Avoid The Content Marketing Graveyard

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Avoid The Content Marketing Graveyard

I was cleaning up some backups the other day from one of my older computers and came across a series of short films distributed by the AtomFilms To Go podcast – way back in 2006. They were brilliant, pithy short films, a few minutes at most, produced for the first video iPods of the era.

Eager to share them, I hit up YouTube to snag a copy I could share… and found nothing. They weren’t there. In fact, they weren’t anywhere. That’s impossible, I thought to myself. Almost everything is on YouTube, and these short films weren’t anything objectionable. They were actually quite good; this one is called High Maintenance:

High Maintenance by AtomFilms To Go, 2006

Can’t see anything? Watch it on YouTube here.

Then I remembered… they were from 2006. YouTube launched in 2005 but didn’t really become the dominant player in online video for a few years after that. In its first years, it was the cat video site. The creators of these AtomFilms to Go episodes probably didn’t even consider uploading to YouTube at the time.

Which means that for all practical intents and purposes, these videos are just… gone. All that time, effort, marketing resources, budget… poof. As though it had never happened. That content ended up in the content marketing graveyard, and the tombstones are so worn, no one can remember it any more.

The same goes for a lot of content from the early and mid 2000s, especially the first wave of podcasting. Virtually all of the episodes of my first podcast, the Financial Aid Podcast, are gone from public access; when the company I worked for at the time discontinued the podcast, they stopped paying the hosting provider, and the files were all deleted. I still have about 75 of the 940 episodes, but most of them are permanently gone, and there’s no way to retrieve them. A half hour’s work every day for 5 years just erased.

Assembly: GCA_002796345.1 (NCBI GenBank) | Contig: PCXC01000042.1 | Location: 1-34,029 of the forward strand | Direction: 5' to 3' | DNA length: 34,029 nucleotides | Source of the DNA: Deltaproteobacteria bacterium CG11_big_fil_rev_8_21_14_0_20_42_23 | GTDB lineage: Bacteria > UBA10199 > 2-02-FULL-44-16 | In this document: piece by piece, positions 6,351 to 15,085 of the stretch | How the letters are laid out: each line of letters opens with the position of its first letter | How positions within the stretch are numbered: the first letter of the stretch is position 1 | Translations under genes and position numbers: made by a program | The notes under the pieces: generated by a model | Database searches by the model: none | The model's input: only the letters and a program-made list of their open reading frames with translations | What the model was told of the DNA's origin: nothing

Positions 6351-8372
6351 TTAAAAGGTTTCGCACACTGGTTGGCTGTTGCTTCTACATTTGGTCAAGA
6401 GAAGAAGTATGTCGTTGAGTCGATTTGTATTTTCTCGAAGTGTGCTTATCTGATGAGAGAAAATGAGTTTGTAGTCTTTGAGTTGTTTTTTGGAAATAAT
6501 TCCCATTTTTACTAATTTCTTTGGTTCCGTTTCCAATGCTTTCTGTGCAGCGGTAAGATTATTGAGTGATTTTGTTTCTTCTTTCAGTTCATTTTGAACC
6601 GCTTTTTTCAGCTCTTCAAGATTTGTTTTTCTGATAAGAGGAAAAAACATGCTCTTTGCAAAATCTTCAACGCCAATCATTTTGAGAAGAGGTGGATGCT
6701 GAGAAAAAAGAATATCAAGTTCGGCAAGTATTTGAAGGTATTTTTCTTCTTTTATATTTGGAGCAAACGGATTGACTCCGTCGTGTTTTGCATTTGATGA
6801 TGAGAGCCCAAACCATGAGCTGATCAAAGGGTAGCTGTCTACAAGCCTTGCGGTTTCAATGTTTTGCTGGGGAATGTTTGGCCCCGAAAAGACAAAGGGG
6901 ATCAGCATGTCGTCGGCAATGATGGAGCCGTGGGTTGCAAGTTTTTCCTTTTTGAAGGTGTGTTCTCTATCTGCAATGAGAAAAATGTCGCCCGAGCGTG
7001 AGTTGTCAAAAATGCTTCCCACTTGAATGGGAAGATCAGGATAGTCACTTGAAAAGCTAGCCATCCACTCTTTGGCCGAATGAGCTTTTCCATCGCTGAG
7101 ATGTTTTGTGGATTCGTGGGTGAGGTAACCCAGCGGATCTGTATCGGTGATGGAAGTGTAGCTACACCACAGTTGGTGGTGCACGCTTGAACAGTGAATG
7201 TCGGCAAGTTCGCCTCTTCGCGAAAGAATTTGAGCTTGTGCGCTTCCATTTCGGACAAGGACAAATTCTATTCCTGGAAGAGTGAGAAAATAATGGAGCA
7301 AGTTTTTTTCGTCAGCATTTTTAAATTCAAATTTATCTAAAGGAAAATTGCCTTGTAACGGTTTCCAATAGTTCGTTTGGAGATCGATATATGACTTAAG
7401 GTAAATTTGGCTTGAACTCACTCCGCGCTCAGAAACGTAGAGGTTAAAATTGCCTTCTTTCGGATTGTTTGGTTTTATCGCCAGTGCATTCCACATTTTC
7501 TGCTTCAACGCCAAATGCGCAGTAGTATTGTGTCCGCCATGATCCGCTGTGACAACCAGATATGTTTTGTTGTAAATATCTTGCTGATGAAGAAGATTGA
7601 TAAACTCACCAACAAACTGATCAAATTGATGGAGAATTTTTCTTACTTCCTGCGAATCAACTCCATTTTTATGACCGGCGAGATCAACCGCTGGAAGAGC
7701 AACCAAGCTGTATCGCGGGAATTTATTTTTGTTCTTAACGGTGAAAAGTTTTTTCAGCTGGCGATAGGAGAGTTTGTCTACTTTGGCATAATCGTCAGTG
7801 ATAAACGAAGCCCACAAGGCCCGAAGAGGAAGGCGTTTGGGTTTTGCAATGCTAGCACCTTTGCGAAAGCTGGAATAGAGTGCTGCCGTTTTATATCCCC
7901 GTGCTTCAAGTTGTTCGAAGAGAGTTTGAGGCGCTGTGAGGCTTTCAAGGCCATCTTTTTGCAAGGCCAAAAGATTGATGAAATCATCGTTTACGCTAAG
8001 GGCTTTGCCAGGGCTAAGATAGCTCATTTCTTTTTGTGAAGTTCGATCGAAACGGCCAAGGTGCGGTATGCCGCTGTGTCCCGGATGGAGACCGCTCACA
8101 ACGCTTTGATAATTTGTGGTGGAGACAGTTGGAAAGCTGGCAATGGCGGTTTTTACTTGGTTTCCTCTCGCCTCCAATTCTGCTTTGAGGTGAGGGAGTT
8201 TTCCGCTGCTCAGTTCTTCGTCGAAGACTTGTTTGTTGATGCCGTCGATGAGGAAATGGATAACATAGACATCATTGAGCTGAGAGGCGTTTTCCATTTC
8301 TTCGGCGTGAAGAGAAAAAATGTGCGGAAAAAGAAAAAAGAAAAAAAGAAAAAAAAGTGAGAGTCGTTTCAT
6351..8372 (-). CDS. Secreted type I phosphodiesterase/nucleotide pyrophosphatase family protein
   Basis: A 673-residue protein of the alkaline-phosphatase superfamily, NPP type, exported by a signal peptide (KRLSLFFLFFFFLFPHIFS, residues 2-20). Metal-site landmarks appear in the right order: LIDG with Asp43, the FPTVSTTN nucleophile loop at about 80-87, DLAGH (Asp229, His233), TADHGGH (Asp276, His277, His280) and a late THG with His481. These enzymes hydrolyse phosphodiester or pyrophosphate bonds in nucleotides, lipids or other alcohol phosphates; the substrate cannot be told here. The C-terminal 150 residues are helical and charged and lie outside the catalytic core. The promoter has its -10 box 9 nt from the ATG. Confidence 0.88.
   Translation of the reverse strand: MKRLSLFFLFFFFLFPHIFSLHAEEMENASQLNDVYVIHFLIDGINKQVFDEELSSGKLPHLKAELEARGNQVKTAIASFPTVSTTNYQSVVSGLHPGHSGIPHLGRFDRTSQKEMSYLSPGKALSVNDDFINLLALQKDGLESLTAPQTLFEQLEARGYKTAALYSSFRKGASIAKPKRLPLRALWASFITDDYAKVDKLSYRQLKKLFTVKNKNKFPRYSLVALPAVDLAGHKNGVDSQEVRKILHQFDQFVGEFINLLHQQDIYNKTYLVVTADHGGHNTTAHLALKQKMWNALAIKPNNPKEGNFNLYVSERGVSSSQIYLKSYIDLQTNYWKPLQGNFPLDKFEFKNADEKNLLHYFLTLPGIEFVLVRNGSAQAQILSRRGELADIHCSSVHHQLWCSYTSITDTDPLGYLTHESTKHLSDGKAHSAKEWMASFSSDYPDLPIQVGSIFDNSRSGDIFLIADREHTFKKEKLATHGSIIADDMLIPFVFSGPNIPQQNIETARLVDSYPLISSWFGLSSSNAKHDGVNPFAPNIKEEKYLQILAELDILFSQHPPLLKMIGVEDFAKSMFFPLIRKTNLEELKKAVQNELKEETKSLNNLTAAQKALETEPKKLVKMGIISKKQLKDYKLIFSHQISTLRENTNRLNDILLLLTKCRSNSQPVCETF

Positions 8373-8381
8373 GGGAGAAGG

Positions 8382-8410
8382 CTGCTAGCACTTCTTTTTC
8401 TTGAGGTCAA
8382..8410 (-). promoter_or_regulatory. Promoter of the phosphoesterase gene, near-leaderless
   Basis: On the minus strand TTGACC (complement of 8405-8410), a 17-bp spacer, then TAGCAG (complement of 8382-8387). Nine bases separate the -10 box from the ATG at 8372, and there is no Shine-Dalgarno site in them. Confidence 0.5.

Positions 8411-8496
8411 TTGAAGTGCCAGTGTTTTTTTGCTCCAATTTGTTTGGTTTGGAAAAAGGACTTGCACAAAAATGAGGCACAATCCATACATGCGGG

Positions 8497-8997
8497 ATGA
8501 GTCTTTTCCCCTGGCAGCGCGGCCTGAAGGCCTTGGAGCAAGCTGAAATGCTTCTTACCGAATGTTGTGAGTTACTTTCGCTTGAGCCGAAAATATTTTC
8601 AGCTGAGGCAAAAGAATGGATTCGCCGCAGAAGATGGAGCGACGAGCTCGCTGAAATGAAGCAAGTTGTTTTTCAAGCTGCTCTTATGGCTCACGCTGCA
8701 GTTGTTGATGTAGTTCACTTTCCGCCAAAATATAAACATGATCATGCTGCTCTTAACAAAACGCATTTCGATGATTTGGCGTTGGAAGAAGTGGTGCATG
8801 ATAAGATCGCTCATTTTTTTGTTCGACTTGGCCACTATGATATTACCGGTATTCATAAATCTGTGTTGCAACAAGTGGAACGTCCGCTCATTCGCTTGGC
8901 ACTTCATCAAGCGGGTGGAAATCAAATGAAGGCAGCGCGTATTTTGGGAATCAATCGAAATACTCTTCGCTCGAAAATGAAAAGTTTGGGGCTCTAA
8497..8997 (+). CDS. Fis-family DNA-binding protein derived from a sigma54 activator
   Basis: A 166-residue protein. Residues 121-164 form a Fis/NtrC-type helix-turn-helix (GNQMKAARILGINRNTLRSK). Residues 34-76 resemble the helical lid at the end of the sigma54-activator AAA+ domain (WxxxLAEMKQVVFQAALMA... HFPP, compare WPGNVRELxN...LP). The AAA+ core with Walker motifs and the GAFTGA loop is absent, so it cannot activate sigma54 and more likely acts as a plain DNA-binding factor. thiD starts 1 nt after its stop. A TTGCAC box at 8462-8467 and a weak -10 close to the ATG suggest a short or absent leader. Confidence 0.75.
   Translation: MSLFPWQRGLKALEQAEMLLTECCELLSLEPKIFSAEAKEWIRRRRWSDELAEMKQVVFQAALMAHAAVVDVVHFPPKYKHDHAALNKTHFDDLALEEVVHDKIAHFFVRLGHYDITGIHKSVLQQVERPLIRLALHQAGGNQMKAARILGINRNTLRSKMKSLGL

So what’s the point of all this, besides a walk down memory lane? Content lives on only as long as the underlying infrastructure supports it. If you’re doing great work, make sure it’s published somewhere that will sustain it, that will be around as long as you want the content to be around. This is especially true for your personal brand; some of my content from the early 2000s does still exist and is still accessible, but the majority of it is gone.

If you create something that you think represents some of your best work or is in some way notable, make sure you keep a copy of it – possibly several. There’s no way to know whether services like the Wayback Machine will correctly and accurately capture your work for preservation, so it’s on you to save it. Services like Amazon Glacier will hold your data for as long as Amazon keeps them active, and the cost of storage is very low.

If you’re an organization and you’re not sure you want to keep some content around – your brand or strategy might have changed – it’s still not a bad idea to use a service like the Wayback Machine to take a snapshot of where you are now, for posterity’s sake, as well as backing it up to services like Amazon Glacier. At the very least, it will let you have something to talk about at major company milestones down the road, and it will help your future self and future employees understand where the company came from.

At best, you’ll have a swipe file of content you can draw future inspiration from and maybe even resample and reuse, without needing to pay new licensing fees or contract out help to generate.

For example, I still have probably have close to 300 hours of music licensed from the Podsafe Music Network (long since defunct) that I can still legally use in new publications. That includes the now almost impossible to find Vegas Hard Rock Shuffle by former Brooks & Dunn guitarist Charlie Crowe. If I wanted to, I could reuse that music in new content under the terms of the license I signed. Instead of languishing in content marketing limbo, it could be brought back to life.

Don’t allow your hard-created content to end up in the content marketing graveyard. Create some kind of archiving system, be it just simple storage and backups or something as complex as a digital asset management system, but keep your content alive and working for you.

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